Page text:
What is hyaluronic acid?

Hyaluronic acid is a polysaccharide (a complex sugar) and it is one of the major components of the scaffolding known as the extracellular matrix of the skin. It’s not just found in skin. It is also found in the synovial fluid that surrounds joints, as well as cartilage and in the tissues of the eye.

What does it do?

Apart from being a physical part of that extracellular matrix, hyaluronic acid also plays an important role function of the skin itself. (1)  It seems to play a critical role in repair of damaged cells, helping fibroblasts make more connective tissues. Research tells us that when it gets into the skin itself, it helps regain elasticity and moisture. (2)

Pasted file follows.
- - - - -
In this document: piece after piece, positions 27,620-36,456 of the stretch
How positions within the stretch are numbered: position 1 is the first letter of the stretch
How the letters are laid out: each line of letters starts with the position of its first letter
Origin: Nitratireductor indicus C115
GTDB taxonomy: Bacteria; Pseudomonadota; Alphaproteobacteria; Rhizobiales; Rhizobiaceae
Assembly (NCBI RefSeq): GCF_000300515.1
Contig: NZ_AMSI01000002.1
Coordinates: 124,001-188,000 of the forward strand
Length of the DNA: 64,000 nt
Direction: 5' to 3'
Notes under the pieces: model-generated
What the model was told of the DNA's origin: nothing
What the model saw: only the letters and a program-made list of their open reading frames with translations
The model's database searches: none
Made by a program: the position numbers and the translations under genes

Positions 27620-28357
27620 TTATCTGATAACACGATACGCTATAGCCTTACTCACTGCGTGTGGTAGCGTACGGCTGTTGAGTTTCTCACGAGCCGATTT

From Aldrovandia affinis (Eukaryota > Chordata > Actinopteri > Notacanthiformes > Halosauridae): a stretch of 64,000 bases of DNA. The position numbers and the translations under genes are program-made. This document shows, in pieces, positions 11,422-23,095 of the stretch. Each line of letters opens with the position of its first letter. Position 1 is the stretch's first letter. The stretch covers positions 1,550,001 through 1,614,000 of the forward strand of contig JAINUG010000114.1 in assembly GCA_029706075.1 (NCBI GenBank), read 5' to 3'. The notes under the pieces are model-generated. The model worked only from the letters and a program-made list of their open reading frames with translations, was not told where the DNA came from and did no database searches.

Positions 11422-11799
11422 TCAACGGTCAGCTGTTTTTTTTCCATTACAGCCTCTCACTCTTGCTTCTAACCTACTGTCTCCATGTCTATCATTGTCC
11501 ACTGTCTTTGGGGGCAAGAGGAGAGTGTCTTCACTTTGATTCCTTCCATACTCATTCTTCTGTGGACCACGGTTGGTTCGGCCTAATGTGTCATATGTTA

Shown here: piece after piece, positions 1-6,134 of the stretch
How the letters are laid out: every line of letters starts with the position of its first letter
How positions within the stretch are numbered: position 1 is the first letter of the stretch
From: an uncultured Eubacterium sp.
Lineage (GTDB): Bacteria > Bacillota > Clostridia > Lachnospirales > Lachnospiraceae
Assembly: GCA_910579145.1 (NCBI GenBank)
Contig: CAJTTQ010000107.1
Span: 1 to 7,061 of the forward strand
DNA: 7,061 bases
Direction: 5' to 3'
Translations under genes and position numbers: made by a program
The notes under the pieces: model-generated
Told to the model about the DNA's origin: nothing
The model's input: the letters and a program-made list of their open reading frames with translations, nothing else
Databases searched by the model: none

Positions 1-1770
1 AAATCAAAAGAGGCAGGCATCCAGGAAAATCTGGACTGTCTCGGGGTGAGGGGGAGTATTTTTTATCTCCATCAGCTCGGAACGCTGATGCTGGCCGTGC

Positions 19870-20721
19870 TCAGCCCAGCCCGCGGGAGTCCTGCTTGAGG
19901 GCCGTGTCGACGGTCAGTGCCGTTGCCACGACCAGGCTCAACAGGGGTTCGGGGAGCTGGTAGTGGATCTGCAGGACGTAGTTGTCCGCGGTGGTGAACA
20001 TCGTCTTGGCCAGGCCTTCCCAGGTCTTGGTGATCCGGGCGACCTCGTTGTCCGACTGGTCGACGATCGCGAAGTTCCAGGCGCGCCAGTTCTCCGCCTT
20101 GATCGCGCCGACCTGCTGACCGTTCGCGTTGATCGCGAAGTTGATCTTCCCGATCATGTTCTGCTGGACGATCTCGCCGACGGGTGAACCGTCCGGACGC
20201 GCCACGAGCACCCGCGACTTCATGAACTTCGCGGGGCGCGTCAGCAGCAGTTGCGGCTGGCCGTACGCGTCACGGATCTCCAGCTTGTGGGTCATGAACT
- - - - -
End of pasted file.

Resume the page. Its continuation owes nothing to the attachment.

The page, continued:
Sounds awesome? It is!

It does have a downside though. It has a very high molecular weight. What that means practically is it is hard to get it into the skin.

It can be injected into the skin. In fact hyaluronic acid is the major ingredient of “fillers” that are injected to plump the lips and cheeks. Getting it into the skin by simply adding it to a cream or ointment has been more fraught. (3) After all, if it can’t penetrate the skin barrier, and actually get into the skin, it can’t do much beside moisturise.

Researchers are busily studying low molecular weight hyaluronic acid which might be able to get through the skin barrier. Whether it has the same wonderful results remains to be seen! But as things stand, there is no evidence for topical application of Hyaluronic acid.

(1) https://journals.library.ualberta.ca/jpps/index.php/jpps/article/view/23862/17888

(2) https://www.ncbi.nlm.nih.gov/pmc/articles/PMC4128962/

(3) https://www.ncbi.nlm.nih.gov/pmc/articles/PMC4128962/

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